As walking movement grows, neighbourhood walkability gains attention

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David Sabgi MD, first started encouraging his patients to walk when he was a medical student in the mid-’90s. But by 2004, it was clear to the cardiologist that his longstanding advice wasn’t working. “[It] took me 9 years to realize it was ineffective for me to just tell or even beg them [to walk],” he said.


Jennifer Abbasi, Journal of The American Medical Association June 29, 2016

Patients would agree to start walking regularly, but when they came back to his Columbus, Ohio, office 6 months later for their follow-ups, they admitted that they hadn’t stuck with it. Frustrated and grasping at straws, he asked some patients if they would join him and his family for a walk in a local park. A few months later, in April 2005, roughly 100 patients and community members showed up for his first stroll. He called it Walk with a Doc. “It was evident early on that we had stumbled onto something big that could affect millions of lives,” he said. “We knew we had to make it replicable across the country and beyond.”

The idea caught on, and today there are almost 250 Walk with a Doc chapters around the country, with roughly 3000 physicians and other health professionals and more than 200 000 community members participating in regular group walks. “We look at it almost like a bonfire on a beach that has continued to grow,” said Sabgir, who today sees heart patients at Mount Carmel St Ann’s Hospital outside Columbus.

Many of the group’s doctors and community members are starting to advocate for “walkability” improvements in their neighbourhoods, Sabgir said. In doing so, and in keeping up their regular walking practice, they’re becoming part of a larger movement around walking and walkability that’s gaining momentum around the nation.

“Walking organizations across the country are working in their communities to try and do such things as improve or fix sidewalks, [and] have better crosswalks, slower speeds, and longer crosswalk signals,” said Kate Kraft PhD, national coalition director of pedestrian advocacy group America Walks. “They’re working to create a safe environment for walking and greater walkability.”

Physicians and public health officials are desperate to get the population moving. About 1 in 3 deaths in the United States are caused by cardiovascular disease. And the most recent analysis of National Health and Nutrition Examination Survey data from 2013-2014 estimates that 35% of men in the United States, and 40.4% of women, are obese (Flegal KM et al. JAMA. 2016;315[21]:2284-2291).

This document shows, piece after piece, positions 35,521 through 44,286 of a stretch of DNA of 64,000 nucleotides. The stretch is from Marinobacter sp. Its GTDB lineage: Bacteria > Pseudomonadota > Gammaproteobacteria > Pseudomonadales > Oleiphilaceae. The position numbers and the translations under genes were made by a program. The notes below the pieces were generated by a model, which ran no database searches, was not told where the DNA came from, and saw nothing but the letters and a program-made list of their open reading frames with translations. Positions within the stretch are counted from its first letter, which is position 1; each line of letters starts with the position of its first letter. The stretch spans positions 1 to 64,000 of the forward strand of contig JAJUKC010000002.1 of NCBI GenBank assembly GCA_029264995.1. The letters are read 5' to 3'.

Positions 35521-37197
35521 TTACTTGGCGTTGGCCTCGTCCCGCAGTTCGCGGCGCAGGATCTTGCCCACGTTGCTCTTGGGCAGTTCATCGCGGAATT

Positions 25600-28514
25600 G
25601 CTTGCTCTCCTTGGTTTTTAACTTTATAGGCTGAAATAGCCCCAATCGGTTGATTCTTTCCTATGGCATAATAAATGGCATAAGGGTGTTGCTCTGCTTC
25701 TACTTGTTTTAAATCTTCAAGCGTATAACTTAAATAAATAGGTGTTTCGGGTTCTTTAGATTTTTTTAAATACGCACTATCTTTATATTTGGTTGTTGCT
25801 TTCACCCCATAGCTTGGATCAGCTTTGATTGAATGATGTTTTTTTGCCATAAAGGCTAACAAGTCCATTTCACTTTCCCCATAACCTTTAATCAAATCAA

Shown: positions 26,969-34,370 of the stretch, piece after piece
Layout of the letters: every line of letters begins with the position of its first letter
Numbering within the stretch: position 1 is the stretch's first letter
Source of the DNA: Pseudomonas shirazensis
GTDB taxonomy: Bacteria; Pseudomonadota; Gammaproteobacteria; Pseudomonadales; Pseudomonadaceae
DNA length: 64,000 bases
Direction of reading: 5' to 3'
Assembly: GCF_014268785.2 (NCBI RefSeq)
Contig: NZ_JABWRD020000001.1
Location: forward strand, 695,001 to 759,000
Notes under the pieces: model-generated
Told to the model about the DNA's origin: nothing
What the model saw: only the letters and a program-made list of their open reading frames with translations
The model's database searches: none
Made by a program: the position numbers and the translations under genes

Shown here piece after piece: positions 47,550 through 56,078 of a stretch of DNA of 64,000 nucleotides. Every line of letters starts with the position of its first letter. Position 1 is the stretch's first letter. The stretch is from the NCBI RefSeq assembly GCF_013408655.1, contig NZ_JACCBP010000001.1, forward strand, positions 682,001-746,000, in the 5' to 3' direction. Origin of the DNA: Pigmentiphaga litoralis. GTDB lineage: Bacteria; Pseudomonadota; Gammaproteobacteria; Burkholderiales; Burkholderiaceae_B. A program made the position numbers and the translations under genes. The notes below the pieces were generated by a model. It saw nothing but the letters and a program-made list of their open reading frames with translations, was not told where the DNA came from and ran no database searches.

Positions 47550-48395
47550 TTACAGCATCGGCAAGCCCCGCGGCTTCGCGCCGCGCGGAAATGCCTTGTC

Increasingly, walking is seen as a way that most people can meet federal recommendations for adults to get at least 150 minutes of moderate-intensity aerobic physical activity every week to improve cardiovascular health, prevent weight gain, and achieve many other health benefits. “Often the simplest answer is the one that’s going to work best, and we believe that’s the case with walking,” Sabgir said.

Yet if walking is so easy, why is it so hard for doctors to get their patients to do it? The built environment and neighbourhood walkability—defined by features such as mixed land use, intersection density, and population density—is emerging as an important factor.

“Overwhelmingly, a majority of studies show that [in] neighbourhoods designed to be more walkable, the people living there have higher rates of walking and active transportation,” which also includes biking and taking public transportation, said Gillian Booth MD MSc, associate professor in the department of medicine and the Institute of Health Policy, Management and Evaluation at the University of Toronto.

Continue reading in Journal of The American Medical Association JAMA

As walking movement grows, neighborhood walkability gains attention, Abbasi J. JAMA Published online June 29, 2016 doi: 10.1001/jama.2016.7755

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